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How the Hawks Got Away With Game 6

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    NEWSLETTERS

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    Jonathan Toews is pulled down by Alexandre Burrows of the Vancouver Canucks in Game Six of the Western Conference Quarterfinals during the 2011 NHL Stanley Cup Playoffs at the United Center on April 24. The Blackhawks defeated the Canucks 4-3 in sudden death overtime.

    There's a saying in hockey that when you play a tight defensive game, especially in the playoffs, you'll sometimes lose a coin flip. It means that when there aren't many goals and chances being splayed about, sometimes it's a bounce or a post or one mistake or one penalty and you're on the short end. And that may happen even if you were the better team for most of the night.

    That's where the Vancouver Canucks found themselves Sunday after losing Game 6, because this may have been their best game of the series.

    Sure, the Canucks only managed 13 shots in the first two periods. But they didn't come here to re-enact some Old West shootout. Their plan was to keep the Hawks from a Visigoth charging through the neutral zone and into theirs, and they did it perfectly.

    The Hawks must have felt like they were encased in a plastic bag between the blue lines. Gaining the Canucks' blue line was like trying to break into Alcatraz. It forced the Hawks to dump the puck in where the Vancouver D retrieved and broke out with a seeming smirk. They didn't take any dumb penalties, their penalty kill was forgiving when it was called upon, and as the game wore on, the Nucks' superior depth and determination wore the Hawks down. But they're still going home tied in the series.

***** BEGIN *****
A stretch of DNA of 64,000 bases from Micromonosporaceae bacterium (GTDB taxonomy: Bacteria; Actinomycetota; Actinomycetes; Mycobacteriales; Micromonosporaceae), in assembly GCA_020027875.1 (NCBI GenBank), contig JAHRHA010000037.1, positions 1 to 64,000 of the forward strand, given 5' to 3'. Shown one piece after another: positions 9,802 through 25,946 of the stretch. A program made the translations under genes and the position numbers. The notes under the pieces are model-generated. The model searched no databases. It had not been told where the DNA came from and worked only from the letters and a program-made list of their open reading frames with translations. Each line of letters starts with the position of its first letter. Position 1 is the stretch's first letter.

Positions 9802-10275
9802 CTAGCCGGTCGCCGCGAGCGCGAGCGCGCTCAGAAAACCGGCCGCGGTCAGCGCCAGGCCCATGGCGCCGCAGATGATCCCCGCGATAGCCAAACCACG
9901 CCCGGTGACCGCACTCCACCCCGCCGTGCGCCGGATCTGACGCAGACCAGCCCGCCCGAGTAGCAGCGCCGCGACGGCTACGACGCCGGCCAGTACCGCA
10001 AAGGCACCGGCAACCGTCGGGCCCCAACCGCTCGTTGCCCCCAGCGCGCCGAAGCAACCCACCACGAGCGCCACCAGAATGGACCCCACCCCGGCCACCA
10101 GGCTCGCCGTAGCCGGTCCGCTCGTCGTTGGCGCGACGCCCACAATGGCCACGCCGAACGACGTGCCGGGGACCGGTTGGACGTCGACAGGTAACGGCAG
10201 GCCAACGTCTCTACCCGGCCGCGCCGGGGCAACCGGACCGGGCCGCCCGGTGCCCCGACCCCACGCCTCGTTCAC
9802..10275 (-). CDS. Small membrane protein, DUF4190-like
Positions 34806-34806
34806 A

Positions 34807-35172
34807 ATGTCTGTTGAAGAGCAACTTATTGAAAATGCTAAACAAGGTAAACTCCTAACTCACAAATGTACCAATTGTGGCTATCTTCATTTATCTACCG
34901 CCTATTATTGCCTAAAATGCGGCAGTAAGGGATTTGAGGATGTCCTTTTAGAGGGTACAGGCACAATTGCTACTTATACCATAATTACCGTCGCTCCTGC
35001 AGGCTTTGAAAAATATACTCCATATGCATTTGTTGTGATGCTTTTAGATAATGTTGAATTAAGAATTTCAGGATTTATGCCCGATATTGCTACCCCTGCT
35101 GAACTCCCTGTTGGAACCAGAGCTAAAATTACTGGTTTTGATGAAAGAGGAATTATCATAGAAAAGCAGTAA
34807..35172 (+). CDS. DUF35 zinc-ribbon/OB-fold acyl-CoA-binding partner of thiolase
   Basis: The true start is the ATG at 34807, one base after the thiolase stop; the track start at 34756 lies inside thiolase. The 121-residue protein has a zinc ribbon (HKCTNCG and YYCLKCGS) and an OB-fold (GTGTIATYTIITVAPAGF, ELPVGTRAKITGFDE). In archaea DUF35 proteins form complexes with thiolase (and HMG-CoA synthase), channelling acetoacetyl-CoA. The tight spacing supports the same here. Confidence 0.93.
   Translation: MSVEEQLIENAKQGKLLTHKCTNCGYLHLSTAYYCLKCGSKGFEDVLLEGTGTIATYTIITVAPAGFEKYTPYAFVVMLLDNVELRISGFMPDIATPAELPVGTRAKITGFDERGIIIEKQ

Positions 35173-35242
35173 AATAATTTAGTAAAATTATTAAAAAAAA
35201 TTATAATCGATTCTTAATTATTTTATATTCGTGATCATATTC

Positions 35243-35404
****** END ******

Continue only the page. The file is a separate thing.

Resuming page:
The Hawks weren't perfect, but they were far from bad. Trailing three times, the Hawks found a way back each time. Yes, it was mostly due to Canucks' mistakes, but in a game this tight you can't miss when showed the doorway, and the Hawks didn't. Except for that whole 5-on-3 thing.

    The reason this thing is headed back to Vancouver with the real possibility of the city sinking into the ocean, is that despite their bossing this game for at least the last 35 minutes, the Canucks' big names couldn't come up with a moment of magic there was no answer for. The Hawks' players did.

    And it was Marian Hossa, who might as well have been in white camouflage all night such was his anonymity, fought off three Canucks before setting up Niklas Hjalmarsson, whose point-shot was tipped just enough by Ben Smith to create a rebound that Smith poured in to send the UC into absolute bedlam. The symbolism of Hossa stripping Daniel Sedin to start it all shouldn't be lost.

    The Canucks just threw the best punch they had, and the Hawks survived. Can they do it again? History suggests they can't. This whole season suggests they can. There's enough evidence in this series alone to support both arguments.

    Tuesday can't get here soon enough.

    Sam Fels is the proprietor of The Committed Indian, an unofficial program for the Blackhawks. You may have seen him hocking the magazine outside the United Center at Gate 3. The program is also available for purchase online. Fels is a lifelong 'Hawks fan and he also writes for Second City Hockey .